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Recent Hall of Fame inductee Dave Whitehead retires from coaching Mt. Spokane volleyball

Mt. Spokane volleyball coach Dave Whitehead poses for a photo on Tuesday, Jan. 21, 2020, at Mt. Spokane High School. Whitehead, who was elected to the state volleyball Hall of Fame last year, announced his retirement last week. (Tyler Tjomsland / The Spokesman-Review)
Mt. Spokane volleyball coach Dave Whitehead poses for a photo on Tuesday, Jan. 21, 2020, at Mt. Spokane High School. Whitehead, who was elected to the state volleyball Hall of Fame last year, announced his retirement last week. (Tyler Tjomsland / The Spokesman-Review)

You don’t meet too many coaching Hall of Famers with “only” nine years on the job.

Unless they have a résumé like Mt. Spokane’s Dave Whitehead.

His track record speaks for itself, since he doesn’t particularly enjoy talking about himself.

Whitehead, a 2019 inductee into the Washington State Volleyball Coaches Association Hall of Fame, announced his retirement from coaching this week.

He steps down after his Wildcats earned their second consecutive State 3A title this season and fifth state placing in his tenure, which includes a fourth place in 2011, a second in 2016 and a third in 2017.

Whitehead was Greater Spokane League coach of the year in 2016, ’18 and ’19 and state coach of the year the past two seasons. His career record is 174-73-15.

“It was absolutely out of the blue,” Whitehead said of the nomination and election. “I wasn’t expecting, didn’t expect it. That … that was very nice of them.”

The WSVCA website lists 300 wins as a head coach in its nomination requirements, so the organization took into consideration Whitehead’s total of 37 years coaching.

“One of the things that they brought up, that the committee said is, well, ‘How many wins and losses do you have?’ and I told them and they said, ‘No, no, everything.’ Because I coached seventh grade and eighth grade, back-to-back. Or seventh and ninth grade. And I had, like, 500 wins? Who knows?”

Whitehead, 59, told his assistant coaches and a small group of close confidantes, including his principal and athletic director, before the season started that this would be his last. But he kept it a secret from everyone else – including his players.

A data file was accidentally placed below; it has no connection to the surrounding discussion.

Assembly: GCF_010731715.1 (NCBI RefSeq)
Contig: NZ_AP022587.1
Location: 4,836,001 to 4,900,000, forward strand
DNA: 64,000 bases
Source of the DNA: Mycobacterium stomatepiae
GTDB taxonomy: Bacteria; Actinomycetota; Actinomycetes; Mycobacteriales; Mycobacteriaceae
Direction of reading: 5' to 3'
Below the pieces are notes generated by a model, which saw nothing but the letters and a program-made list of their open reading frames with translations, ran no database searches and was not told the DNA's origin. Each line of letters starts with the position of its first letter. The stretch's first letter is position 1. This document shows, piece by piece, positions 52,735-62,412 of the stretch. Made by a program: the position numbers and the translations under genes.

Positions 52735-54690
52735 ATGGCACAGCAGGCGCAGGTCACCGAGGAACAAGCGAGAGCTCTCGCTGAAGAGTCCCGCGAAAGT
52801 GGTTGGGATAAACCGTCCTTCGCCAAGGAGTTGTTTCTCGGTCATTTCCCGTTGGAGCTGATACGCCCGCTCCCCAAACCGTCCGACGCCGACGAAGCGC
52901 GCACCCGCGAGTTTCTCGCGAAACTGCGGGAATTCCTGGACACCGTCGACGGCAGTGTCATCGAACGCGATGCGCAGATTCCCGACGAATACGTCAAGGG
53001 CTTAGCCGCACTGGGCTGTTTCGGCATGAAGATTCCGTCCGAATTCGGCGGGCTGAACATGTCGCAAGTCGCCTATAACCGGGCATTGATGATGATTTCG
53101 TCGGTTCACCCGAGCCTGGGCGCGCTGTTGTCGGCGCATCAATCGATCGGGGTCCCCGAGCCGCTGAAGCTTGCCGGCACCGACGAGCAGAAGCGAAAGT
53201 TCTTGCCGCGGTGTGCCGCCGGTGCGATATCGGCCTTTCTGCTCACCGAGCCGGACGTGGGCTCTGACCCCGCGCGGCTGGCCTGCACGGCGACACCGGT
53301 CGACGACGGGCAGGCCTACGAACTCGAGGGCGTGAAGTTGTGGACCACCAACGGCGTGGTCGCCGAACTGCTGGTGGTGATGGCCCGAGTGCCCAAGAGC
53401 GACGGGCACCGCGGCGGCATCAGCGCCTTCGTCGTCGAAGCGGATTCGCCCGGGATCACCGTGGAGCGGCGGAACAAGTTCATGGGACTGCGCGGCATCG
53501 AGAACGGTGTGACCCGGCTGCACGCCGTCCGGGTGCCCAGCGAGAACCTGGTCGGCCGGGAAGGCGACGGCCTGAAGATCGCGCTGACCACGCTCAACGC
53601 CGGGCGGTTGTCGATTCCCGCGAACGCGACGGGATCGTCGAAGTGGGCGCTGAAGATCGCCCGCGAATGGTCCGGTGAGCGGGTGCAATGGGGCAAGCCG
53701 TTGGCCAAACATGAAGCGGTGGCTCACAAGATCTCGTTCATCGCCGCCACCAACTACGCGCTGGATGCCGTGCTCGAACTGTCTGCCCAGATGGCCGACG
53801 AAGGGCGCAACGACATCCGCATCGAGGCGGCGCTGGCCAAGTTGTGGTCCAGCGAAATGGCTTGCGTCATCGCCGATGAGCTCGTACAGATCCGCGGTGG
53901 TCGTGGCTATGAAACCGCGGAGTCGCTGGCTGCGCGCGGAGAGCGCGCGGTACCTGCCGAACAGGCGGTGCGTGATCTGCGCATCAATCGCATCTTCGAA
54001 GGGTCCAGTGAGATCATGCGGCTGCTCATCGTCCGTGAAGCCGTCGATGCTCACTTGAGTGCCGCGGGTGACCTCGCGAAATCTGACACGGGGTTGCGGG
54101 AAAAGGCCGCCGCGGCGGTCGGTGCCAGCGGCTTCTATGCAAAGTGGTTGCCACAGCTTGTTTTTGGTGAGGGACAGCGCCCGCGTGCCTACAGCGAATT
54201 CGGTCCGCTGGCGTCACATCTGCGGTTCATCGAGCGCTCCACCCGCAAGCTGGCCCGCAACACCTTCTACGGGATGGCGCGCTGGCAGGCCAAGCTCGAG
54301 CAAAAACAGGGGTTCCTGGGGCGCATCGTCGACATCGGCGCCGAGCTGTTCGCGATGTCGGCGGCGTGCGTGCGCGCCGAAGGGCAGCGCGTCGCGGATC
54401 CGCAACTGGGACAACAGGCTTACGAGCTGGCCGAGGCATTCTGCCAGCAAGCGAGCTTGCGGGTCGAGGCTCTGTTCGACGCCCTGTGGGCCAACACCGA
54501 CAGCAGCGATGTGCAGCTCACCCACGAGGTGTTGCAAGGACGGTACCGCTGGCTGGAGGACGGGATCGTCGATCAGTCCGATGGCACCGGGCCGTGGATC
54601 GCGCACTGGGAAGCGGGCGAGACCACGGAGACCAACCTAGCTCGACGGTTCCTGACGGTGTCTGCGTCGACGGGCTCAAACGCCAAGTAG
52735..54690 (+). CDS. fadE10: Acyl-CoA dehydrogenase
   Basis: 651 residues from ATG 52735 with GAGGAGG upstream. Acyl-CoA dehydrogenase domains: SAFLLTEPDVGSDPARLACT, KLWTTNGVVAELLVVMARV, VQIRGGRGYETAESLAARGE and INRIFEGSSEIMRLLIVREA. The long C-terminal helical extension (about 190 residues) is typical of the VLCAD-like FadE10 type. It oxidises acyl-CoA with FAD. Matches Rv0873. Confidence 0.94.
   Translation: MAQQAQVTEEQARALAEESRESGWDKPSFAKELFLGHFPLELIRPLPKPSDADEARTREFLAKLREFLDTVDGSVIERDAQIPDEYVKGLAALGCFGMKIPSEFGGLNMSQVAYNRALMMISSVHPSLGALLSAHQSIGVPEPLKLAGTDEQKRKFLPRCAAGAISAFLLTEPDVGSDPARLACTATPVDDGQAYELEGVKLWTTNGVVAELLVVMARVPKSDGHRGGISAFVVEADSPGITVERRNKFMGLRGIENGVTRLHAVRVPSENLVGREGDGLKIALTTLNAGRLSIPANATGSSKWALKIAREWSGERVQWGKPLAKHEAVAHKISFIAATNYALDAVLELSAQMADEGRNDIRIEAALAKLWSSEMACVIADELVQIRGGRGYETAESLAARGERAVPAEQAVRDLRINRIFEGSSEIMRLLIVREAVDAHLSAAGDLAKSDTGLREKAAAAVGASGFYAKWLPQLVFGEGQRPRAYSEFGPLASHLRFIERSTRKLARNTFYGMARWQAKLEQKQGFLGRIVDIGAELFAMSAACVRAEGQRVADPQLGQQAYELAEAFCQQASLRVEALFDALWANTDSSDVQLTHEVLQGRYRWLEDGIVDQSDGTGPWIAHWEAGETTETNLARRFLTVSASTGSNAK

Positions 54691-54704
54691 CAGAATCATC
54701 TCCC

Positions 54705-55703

“I wanted the focus to be on them, not me,” he said. “So honestly, I didn’t tell the kids until last week. I think a lot of them knew it, though.”

He didn’t want his personal affairs to be a distraction to defending the state title.

“This team had a lot of potential, and we knew it,” he said. “We had some expectations on our shoulders. And we were beat up all year. To see the kids step up and play for each other was amazing – but it was still a lot of expectations.”

Consider the expectations fulfilled.

The Wildcats defended their state title – coming back from down 5-1 to Capital in the deciding fifth set – and placed four players on this year’s all-state first team, including state player of the year Tia Allen.

Mt. Spokane was so good and so deep this season that last year’s state player of the year, Malina Ama, was voted second-team all-state.

“At the start of the year I said, you know, we don’t have to rely on Malina, and we didn’t,” Whitehead said. “A lot of (teams) just said, ‘We’re going to stop her,’ and that’s fine because I’ve got Tia, I’ve got Sophia (Bertotti-Metoyer), I’ve got all these others, just amazing players.”

Funny thing, though, is that Whitehead came into coaching volleyball almost by accident.

“I was a baseball guy,” he said.

Whitehead recalled that on the second day after he was hired on a one-year contract at Mead Junior High in 1984, he was approached about branching out.

“I was told, back then, if you want a job, the answer is, ‘Yes,’ if they asked if you can do anything,” he said. “So I was asked after I got (hired) and they said, ‘Can you coach volleyball?’ I said, ‘Sure.’ So I did seventh-grade volleyball that year.”

It was the first time he coached volleyball at any level. And he hasn’t looked back … until now.

“I’ve coached every level,” he said. “And just, that’s the way it is. I was able to learn from some amazing people.”